As HMRC’s approach to COVID-19 continues to evolve as the crisis unfolds, we take a look at two facilities it already has in place – ‘Time to Pay Arrangements’ and ‘Quarterly Instalment Payments’ which could help you to manage your tax payments.
Time to Pay Arrangements
A Time to Pay Arrangement is a debt repayment plan to HMRC for your outstanding taxes. If you are considering this arrangement, we advise having the following information to hand to help HMRC make a decision:
- Your HMRC reference number (for example, your 10-digit Unique Taxpayer Reference or VAT registration number).
- The tax liability that you are finding difficult to pay and the reasons why.
- What you have done to try to obtain the funds to settle the liability.
- Your thoughts on how much you can pay immediately and how long you may need to pay the rest. Clearly, the longer the payment period, the more chance that HMRC will challenge the application.
- HMRC may ask for evidence, such as cash flow forecasts, monthly management accounts or copies of bank statements, showing that you will be able to pay future instalments.
- HMRC is likely to want to understand your financial position, such as your income and expenditure and your assets and liabilities.
If you have entered into a Time to Pay Arrangement with HMRC before, then it is likely that they may ask more in-depth questions. In more complex cases, they may ask for additional evidence before they make a decision.
Quarterly Instalment Payments
Companies that pay Corporation Tax by Quarterly Instalment Payments (QIPs) often base the calculation of tax payable on annual budgets or other forward-looking projections. These may have been prepared before the potential financial implications of Coronavirus were apparent. Such companies can reduce their QIPs, based upon updated expectations of profitability, without prior approval from HMRC though they should keep a brief summary of their reasons for doing so.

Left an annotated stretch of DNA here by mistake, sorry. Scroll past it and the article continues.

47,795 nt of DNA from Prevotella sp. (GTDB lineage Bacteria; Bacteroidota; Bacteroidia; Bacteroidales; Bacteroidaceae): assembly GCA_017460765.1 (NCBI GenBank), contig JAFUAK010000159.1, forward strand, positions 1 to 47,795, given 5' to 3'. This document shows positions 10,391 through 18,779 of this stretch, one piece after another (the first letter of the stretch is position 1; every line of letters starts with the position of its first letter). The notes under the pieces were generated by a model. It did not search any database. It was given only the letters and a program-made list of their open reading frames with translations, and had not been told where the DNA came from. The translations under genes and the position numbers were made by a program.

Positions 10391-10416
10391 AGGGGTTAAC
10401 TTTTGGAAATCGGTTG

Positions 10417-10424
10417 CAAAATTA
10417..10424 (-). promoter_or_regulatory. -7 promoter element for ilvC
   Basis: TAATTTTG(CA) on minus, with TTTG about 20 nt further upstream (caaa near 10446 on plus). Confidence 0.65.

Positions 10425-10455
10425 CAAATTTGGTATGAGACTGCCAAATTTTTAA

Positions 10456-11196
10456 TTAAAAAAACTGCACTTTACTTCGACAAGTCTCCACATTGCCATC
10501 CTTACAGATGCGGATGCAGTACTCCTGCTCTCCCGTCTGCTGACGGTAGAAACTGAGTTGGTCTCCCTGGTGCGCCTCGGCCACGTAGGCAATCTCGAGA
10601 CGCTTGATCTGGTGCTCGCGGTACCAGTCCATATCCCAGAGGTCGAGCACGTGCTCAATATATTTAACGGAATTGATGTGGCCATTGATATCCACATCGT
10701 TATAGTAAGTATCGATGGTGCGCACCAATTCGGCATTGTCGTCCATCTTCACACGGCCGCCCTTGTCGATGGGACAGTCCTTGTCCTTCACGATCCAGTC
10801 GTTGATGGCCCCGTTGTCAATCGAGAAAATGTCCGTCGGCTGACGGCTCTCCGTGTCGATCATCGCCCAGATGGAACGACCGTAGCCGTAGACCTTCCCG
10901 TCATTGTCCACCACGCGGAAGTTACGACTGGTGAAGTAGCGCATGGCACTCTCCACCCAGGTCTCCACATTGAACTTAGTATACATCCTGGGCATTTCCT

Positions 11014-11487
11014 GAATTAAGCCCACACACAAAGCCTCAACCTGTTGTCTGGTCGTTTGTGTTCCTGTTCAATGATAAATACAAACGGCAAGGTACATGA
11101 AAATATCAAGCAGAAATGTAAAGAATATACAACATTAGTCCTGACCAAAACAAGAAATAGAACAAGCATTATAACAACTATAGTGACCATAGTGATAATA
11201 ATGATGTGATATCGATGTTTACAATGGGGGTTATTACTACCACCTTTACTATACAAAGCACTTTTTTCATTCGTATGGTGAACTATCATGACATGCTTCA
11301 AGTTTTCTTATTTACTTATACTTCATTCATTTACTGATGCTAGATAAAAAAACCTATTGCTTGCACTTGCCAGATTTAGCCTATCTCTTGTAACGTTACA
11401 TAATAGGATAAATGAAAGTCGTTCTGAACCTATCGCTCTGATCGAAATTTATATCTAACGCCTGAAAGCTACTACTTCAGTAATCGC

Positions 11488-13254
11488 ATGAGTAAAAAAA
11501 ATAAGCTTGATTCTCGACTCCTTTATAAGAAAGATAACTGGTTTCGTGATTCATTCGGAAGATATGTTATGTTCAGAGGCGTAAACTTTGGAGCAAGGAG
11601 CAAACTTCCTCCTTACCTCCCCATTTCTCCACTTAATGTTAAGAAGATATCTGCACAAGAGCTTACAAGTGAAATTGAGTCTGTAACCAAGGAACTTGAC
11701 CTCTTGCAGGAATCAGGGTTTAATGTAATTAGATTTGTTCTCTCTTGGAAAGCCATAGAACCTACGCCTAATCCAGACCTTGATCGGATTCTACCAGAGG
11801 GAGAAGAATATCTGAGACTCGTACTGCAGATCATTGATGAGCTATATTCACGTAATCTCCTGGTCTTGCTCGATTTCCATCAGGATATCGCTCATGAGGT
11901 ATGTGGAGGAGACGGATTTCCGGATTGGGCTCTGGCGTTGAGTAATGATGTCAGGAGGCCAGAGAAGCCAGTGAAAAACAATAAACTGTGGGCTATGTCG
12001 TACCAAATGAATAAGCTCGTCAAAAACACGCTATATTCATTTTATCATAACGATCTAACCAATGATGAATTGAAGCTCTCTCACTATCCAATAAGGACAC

If ultimately Corporation Tax is underpaid, interest will be charged by HMRC at 1.75% per annum (to be reduced following the reduction in the Bank of England’s base rate) on amounts underpaid.
In such uncertain times we consider that there is little or no risk that companies will be charged a penalty if tax is underpaid. When QIPs were introduced, HMRC were clear that penalties would only apply if companies were being reckless or ignoring QIPs completely.
If companies consider they have overpaid QIPs, they can request a repayment from HMRC. This is generally paid without query within 2-3 weeks, unless there is an open enquiry. If the amount is over £150,000 additional security measures need to be complied with by HMRC before payment can be released.
A dedicated helpline has been set-up by HMRC to help businesses and self-employed individuals in financial distress and with outstanding tax liabilities. Through this, businesses like yours may be able to agree a bespoke ‘Time to Pay’ arrangement.
If you are concerned about being able to pay your tax due to Coronavirus, call HMRC’s dedicated helpline on 0800 0159 559.
Please also get in touch with your usual Campbell Dallas contact if you need assistance in preparing an application to HMRC for a Time to Pay arrangement, if you think you may have overpaid corporation tax via QIPs or if you wish to discuss reducing your quarterly payments.
The information in this blog should not be regarded as financial advice. This is based on our understanding in March 2020. Laws and tax rules may change in the future.